The Canned Beets Ina Garten Hates With A Passion

It's not often that you see chefs using canned goods and jarred pasta sauces in their recipes, but, then again, Ina Garten doesn't consider herself a chef in the classical sense. Lacking any culinary school experience and having actually been discouraged from cooking by her mother as a child, Garten learned her way around the kitchen by making her way through both volumes of Julia Child's "The Art of French Cooking." Furthermore, before leaving her White House job in the 1970s to run a specialty food store in the Hamptons, the Food Network star admitted during an interview with PBS that she had never even worked in a restaurant or store.

Clearly, her somewhat unconventional method of learning was a success, and now, Garten is a household name. Her recipes are simple, yet elevated, and fairly easy for the average home cook to re-create, especially since the cookbook author often encourages fans to use store-bought ingredients if they need to.

Garten's personal list of holy grail products includes Rao's pasta sauce, Libby's 100% Pure Pumpkin, and San Marzano tomatoes. However, despite being partial to so many pantry staples, there is one particular canned item that you'll never see Garten use: Harvard beets, which she told The New Yorker's David Remnick was "one of [her] least favorite things in the world."

Ina Garten's hatred of Harvard beets started as a child

Though somewhat sophisticated-sounding in name, Harvard beets are actually a fairly uncomplicated dish consisting of beets cooked in sugar, butter, and vinegar. The Salty Pot describes them as having a "sweet and tangy flavor that makes them a pure delight to eat, especially for kids" –- though Ina Garten very much disagrees. "No child likes Harvard beets," she declared during the 2022 interview with The New Yorker. "You might develop a taste for it afterward, but not when you're 10."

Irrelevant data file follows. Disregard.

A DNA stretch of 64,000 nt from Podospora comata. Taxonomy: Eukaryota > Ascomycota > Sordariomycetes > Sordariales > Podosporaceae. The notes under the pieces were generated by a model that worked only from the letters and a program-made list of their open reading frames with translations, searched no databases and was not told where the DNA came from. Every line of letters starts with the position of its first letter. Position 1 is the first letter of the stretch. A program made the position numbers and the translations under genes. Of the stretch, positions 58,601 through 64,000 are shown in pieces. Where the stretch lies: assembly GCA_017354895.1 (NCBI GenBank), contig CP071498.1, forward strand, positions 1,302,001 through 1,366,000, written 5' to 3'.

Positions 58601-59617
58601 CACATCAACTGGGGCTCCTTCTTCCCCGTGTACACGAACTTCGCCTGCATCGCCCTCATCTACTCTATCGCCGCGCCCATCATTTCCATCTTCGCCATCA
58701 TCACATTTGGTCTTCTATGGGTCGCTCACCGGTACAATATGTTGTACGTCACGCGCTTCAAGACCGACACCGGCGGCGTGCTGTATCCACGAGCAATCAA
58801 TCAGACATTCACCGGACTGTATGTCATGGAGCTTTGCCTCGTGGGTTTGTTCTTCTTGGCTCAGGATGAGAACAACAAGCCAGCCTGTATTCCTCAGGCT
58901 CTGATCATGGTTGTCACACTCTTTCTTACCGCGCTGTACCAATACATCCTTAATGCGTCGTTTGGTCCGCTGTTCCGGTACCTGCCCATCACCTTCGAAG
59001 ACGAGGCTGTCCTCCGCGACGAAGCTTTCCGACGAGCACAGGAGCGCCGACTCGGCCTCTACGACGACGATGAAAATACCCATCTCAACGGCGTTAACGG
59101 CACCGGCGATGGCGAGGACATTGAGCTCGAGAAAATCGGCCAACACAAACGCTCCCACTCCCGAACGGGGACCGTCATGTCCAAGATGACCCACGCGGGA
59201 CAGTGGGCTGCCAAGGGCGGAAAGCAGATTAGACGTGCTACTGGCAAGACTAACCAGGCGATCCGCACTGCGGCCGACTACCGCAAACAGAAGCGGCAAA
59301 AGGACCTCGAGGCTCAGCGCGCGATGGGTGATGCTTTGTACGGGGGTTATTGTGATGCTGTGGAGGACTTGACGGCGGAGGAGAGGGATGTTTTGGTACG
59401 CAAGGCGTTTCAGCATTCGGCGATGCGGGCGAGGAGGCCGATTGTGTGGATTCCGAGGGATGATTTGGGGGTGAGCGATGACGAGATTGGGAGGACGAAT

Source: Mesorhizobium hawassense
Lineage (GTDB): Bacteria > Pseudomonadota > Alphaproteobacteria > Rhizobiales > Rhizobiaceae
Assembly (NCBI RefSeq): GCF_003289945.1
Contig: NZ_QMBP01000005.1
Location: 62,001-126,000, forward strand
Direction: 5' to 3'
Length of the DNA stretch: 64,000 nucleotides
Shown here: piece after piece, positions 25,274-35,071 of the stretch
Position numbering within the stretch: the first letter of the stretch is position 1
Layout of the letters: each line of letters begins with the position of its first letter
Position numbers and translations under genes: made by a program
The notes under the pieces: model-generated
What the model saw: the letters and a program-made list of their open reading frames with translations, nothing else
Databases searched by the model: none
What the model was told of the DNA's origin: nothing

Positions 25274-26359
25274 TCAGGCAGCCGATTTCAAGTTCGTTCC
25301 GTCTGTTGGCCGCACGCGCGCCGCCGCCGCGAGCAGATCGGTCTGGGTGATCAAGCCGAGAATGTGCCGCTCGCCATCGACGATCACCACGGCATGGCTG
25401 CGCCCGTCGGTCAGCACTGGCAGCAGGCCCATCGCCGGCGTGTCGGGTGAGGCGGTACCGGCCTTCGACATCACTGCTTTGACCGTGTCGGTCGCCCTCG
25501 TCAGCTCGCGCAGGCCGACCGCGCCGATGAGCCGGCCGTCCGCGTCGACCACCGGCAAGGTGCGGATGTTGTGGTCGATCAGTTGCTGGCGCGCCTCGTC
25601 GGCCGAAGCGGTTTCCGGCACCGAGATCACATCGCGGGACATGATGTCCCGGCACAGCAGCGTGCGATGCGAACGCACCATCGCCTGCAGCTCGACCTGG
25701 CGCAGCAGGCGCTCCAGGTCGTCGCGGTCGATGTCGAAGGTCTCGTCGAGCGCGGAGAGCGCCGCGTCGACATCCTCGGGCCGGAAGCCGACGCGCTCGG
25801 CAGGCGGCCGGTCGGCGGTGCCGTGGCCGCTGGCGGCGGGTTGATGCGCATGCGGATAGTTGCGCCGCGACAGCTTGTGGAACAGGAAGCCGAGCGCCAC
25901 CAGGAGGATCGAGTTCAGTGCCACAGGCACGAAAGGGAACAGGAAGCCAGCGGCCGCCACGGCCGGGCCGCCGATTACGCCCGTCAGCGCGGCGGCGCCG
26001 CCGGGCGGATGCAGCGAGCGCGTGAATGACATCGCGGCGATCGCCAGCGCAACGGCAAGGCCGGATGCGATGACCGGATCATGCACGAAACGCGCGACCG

Her distaste for the earthy veggie stems from the lackluster dinners her mother made her as a child, which she described as having "no joy" in them. "She was a dietician by training and didn't believe in carbohydrates. We never had bread or potatoes or polenta or anything absolutely delicious. We didn't even have frozen vegetables. We had canned vegetables," Garten explained. Lunch wasn't much better, as the television personality told The New York Times' Julia Moskin that she often went to school with a sardine sandwich.

Despite not having many fond memories of dinnertime in her youth, Garten still found some inspiration in her mother's cooking. In her 12th cookbook, "Modern Comfort Food," she has a recipe for Split Pea Soup with Crispy Kielbasa, which she said was inspired by the canned pea soup her mother used to serve with pieces of hot dog in it.